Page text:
Staff Publications

Staff Publications

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    'Staff publications' is the digital repository of Wageningen University & Research

    'Staff publications' contains references to publications authored by Wageningen University staff from 1976 onward.

    Publications authored by the staff of the Research Institutes are available from 1995 onwards.

    Full text documents are added when available. The database is updated daily and currently holds about 240,000 items, of which 72,000 in open access.

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Record number 485059
Title Using real time cow information for daily grazing management
Author(s) Ipema, A.H.; Holshof, G.; Mol, R.M. de
Source In: Book of abstracts of the 65th Annual Meeting of the European Federation of Animal Science. - Wageningen : Wageningen Academic Publishers - ISBN 9789086862481 - p. 150 - 150.
Event Wageningen : Wageningen Academic Publishers - ISBN 9789086862481 EAAP - 65th Annual Meeting 2014, Copenhagen, 2014-08-25/2014-08-28
Department(s) Animal Health & Welfare
Animal Nutrition
Publication type Abstract in scientific journal or proceedings
Publication year 2014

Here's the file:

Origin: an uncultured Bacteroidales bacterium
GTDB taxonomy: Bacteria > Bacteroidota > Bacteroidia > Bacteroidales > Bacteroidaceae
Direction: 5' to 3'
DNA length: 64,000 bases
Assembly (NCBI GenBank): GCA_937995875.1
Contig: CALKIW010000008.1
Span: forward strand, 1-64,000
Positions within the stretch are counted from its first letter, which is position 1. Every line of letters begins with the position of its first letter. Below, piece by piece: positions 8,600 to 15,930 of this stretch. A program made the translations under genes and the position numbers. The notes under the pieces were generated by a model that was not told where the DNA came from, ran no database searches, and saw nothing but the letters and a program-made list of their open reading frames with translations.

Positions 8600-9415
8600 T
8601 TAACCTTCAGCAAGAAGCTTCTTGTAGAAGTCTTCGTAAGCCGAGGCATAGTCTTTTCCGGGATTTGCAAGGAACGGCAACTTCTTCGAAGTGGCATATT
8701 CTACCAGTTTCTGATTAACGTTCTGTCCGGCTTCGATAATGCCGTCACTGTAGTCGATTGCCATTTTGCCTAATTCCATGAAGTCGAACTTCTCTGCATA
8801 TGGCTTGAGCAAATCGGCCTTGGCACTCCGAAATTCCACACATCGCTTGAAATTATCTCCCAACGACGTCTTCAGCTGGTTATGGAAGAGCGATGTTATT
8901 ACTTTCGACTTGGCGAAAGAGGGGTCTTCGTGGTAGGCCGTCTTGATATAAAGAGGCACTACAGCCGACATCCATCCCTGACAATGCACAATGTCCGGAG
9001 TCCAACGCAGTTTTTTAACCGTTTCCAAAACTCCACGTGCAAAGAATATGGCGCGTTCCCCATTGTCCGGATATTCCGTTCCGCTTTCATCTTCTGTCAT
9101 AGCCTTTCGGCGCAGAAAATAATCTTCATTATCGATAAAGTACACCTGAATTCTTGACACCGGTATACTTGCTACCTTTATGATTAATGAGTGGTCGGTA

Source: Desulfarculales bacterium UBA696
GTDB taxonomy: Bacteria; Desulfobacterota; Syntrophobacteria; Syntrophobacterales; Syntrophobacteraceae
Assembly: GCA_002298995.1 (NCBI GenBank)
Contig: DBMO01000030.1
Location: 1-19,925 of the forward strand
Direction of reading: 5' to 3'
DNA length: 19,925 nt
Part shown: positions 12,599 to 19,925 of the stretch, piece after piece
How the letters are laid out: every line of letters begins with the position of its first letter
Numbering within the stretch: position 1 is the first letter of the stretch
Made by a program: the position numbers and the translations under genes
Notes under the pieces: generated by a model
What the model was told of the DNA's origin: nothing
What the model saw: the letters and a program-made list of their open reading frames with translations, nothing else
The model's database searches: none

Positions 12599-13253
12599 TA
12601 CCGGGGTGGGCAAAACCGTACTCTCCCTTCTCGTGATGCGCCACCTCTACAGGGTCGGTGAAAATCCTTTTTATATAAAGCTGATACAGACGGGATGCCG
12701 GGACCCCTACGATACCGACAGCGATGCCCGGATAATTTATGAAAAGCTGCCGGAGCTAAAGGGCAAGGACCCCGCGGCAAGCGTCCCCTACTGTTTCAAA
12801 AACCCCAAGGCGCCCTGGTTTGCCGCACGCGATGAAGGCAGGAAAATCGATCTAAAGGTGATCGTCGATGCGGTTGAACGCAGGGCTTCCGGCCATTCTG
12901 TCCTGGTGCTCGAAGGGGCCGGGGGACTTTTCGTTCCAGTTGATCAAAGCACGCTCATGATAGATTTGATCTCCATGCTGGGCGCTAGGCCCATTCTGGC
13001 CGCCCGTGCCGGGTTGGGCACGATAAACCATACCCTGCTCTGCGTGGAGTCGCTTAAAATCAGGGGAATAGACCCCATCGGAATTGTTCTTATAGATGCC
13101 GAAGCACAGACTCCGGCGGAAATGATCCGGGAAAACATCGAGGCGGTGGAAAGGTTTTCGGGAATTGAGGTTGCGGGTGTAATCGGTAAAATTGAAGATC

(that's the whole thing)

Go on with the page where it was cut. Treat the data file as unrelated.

Abstract Over the last decade, the number of grazing dairy cows in north western European countries has decreased sharply. The reduction in cow pasture grazing is even more likely to occur when AM (automatic milking) is in place. This decrease in grazing is the main reason for starting the project AUTOGRASSMILK funded from the European Union’s Seventh Framework Programme under grant agreement no. SME-2012-2-314879. One of the objectives of the project is the optimisation and integration of AM with cow grazing using new technologies. During the grazing season 2013 a herd consisting of 55 HF/FH cows, milked with an AM system, was subjected to strip grazing on the research station Dairy Campus in Leeuwarden, The Netherlands. For grazing 24 ha of permanent pasture was available. The herd had 12 hours daily access to grazing. During the 12-h night period cows were kept indoors and fed with a fixed amount of TMR. Drinking water was only available indoors. At 06:00 h cows got access to a first strip grass. After this strip has been grazed, cows were expected to return to the barn for milking. At 12:00 h cows that not returned back to the barn were fetched. After cows were milked they got access to the second strip for the rest of the daily grazing period. At the end of this grazing period (18:00 h) cows that were still in the pasture were fetched. All individual cow data regarding milk production (yield and frequency) and activity (lying and standing, steps) were recorded during 17 weeks with commercially available technologies. The average yield of the herd was 25.2 kg milk/cow/day with in average 2.4 milkings/cow/day. During the 12-h night period in which the cows were in the barn the number of steps was in average 457/cow/day; during the 12-h day period with access to pasture the number of steps was in average 2,437/cow/day. Possibilities for using these AM and activity data for daily management decisions under grazing circumstances will be discussed in more detail at individual cow level as well as at herd level.
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